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What I learned from my mistakes in charging digital art commissions

Oct 13, 2023

Art commissions are one wonderful way for an artist to earn money. You get to create custom artwork for people, and they get to have a one-of-a-kind piece of art. It's a win-win!

However, there are a few things to keep in mind before starting your commission, especially when pricing your art commission.

I've been doing digital art commissions for a while now. As an artist, I've made a lot of mistakes when it comes to charging for my digital art commissions.

I'm not proud of them, but I've learned from them. I'd say I learned the hard way. Therefore, I'd like to share what I've learned with other artists who are going to start accepting commissions so they don't make the same mistakes I made.

Mistake #1: Didn't calculate the estimated hours spent I use to deliver the commission

I didn't track the estimated hours I spent on a project, and this caused me a lot of problems. I had to backtrack and try to figure out how much time I had actually spent, which was a huge waste of time.

Plus, it's so awkward that I can't even answer the question from my follower about how much time it takes to finish a piece of artwork since I can't remember.

As an artist, it's important to be able to track working hours in order to ensure that you're being paid fairly for your commissions.

If you don't calculate your working hours, you may end up working more than you're supposed to. This can lead to fatigue and burnout, which can negatively impact your work performance. Additionally, you may not be able to take advantage of opportunities to take breaks or rest, which can also affect your health and well-being.

You need to consider the time it will take you to create the piece. Make sure to factor in not only the time it will take to create the art but also any additional time it will take to make revisions, if needed.

Solution: Track your working time to price your work

If you're a Notion user like me, Clockify is a great FREE tool for this!

It allows you to integrate your time tracking with Notion on Chrome so that you can start and stop the timer with just a few click.

Clockify will categorize your time on each project. This makes it easy to see how much time you've spent on each task and makes it easy to bill your clients. It will help you stay on top of your hours and avoid any potential disputes down the line.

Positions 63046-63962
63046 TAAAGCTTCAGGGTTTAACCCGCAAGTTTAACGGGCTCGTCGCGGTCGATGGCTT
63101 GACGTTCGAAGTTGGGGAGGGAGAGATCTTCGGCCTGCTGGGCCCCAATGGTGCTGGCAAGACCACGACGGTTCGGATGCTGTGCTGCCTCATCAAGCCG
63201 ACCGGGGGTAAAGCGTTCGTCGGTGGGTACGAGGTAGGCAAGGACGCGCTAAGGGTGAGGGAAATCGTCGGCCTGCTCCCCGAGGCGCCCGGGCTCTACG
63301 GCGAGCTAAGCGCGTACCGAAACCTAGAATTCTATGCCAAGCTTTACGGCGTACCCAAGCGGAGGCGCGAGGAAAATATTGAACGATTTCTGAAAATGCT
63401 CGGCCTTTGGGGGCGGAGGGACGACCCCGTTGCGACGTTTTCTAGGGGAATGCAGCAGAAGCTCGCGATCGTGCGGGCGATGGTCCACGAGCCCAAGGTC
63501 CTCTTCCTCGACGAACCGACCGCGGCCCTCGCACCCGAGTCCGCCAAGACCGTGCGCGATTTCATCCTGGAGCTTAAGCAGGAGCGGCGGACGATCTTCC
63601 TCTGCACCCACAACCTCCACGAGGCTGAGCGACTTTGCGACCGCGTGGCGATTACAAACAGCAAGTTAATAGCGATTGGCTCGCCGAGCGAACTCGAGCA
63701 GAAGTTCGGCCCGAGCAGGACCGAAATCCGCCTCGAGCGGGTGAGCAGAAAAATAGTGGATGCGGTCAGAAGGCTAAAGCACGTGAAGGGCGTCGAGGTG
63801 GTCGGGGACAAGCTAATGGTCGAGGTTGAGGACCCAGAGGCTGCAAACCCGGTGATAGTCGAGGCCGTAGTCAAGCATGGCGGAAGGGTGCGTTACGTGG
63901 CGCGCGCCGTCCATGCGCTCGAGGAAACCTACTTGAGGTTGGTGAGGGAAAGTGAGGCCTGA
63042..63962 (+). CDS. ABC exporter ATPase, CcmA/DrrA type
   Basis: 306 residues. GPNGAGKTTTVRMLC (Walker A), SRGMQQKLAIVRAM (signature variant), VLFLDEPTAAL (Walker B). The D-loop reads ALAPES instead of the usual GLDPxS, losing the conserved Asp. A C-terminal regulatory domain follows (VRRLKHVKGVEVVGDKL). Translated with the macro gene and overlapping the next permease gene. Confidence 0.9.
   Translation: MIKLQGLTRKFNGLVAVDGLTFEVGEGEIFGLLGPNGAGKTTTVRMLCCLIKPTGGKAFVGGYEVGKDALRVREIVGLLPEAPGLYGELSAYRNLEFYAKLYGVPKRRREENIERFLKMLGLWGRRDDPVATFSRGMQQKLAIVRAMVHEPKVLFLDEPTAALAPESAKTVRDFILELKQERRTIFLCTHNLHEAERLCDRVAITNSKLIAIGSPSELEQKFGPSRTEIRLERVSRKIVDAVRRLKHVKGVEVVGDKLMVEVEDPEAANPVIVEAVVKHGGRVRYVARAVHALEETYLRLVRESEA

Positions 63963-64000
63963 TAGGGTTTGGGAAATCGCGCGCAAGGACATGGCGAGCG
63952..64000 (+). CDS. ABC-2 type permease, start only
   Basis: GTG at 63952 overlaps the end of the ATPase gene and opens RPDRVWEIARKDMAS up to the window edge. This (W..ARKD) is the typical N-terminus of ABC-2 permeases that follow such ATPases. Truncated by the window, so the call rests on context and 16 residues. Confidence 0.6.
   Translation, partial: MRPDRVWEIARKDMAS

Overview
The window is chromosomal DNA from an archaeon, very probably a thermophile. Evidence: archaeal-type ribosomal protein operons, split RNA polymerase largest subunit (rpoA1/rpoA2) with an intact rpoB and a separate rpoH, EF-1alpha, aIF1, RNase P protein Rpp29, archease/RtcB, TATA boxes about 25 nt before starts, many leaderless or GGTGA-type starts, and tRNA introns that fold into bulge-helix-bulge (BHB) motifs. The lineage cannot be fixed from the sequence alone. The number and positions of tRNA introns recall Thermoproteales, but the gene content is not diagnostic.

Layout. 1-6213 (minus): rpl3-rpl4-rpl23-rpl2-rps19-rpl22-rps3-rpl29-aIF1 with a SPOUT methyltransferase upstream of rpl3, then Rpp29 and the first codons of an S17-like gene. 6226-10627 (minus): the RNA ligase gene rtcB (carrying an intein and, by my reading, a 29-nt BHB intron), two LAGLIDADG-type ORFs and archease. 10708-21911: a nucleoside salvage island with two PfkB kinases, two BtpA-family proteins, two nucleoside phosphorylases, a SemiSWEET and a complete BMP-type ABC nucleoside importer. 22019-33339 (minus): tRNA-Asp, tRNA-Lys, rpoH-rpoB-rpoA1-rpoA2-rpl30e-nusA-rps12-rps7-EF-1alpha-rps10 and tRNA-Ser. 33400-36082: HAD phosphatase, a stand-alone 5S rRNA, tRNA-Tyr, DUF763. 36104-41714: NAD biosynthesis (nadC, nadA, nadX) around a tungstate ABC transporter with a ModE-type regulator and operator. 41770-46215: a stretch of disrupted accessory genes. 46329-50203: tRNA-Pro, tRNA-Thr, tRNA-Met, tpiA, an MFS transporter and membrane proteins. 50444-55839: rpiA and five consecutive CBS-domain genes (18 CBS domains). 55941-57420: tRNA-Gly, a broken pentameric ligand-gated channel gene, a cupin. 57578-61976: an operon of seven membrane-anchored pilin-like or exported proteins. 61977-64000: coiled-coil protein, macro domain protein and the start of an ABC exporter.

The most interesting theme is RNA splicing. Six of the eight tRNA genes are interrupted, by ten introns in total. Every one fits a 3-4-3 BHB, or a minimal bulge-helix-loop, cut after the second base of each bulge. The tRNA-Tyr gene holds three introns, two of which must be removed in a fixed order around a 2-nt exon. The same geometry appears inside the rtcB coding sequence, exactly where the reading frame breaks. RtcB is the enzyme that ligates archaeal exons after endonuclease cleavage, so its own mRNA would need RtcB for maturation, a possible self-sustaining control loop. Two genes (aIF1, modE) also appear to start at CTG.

Mistake #2: Not charging enough

The biggest mistake I made was undervaluing my products and services.

The image below shows the first time I opened my commission. I don't know how to charge, therefore I charge 240 USD for the whole illustration image, which takes me approximately 30++ hours to do. That implies I was paid 10 USD per hour…

If you don't calculate your working hours, you may end up working more than you're supposed to. This can lead to fatigue and burnout, which can negatively impact your work performance. Additionally, you may not be able to take advantage of opportunities to take breaks or rest, which can also affect your health and well-being.

You need to consider the time it will take you to create the piece. Make sure to factor in not only the time it will take to create the art but also any additional time it will take to make revisions, if needed.

This is the most serious error I've made in my freelancing career…

Why was I charged less than the minimum wage…

As a result, I ended up working for far less than I deserved and having to draw too much in one month to cover all the bills.

I have had to postpone some projects for a long time since my work was overloaded. This made me so sad because I had to let some clients wait so long because of the workload of other projects.

One of the wakeup calls for me was a DM I got on Twitter. They'd seen my commission price chart and kindly told me that I could have charged more.

This made me realize that I need to be more mindful of my prices and to make sure that I am charging what I am worth for them.

When one works so hard for so little, it can lead to burnout.

You have to draw too much to cover all of the bills each month. This can then lead to mental health problems and physical health problems. It's simply not worth it! You need to take care of yourself, and your health should be your number one priority.

So how should we price it?

Solution: Setting your price based on your hourly rate and margin

When setting your price, you'll need to consider your hourly rate and your margin. There may be so many ways to price your art commission, but I think this way works the most for me.

As a professional, it is important to add a margin to your commission price in order to account for your time, experience, and overhead costs.

Overhead costs include your food bills, electricity bills, rental bills, drawing software subscription fees, drawing tablet and PC depreciation, and any other costs associated with the creation of your artwork. Don't charge below the cost. It will be hard to make a living if you charge less than the cost.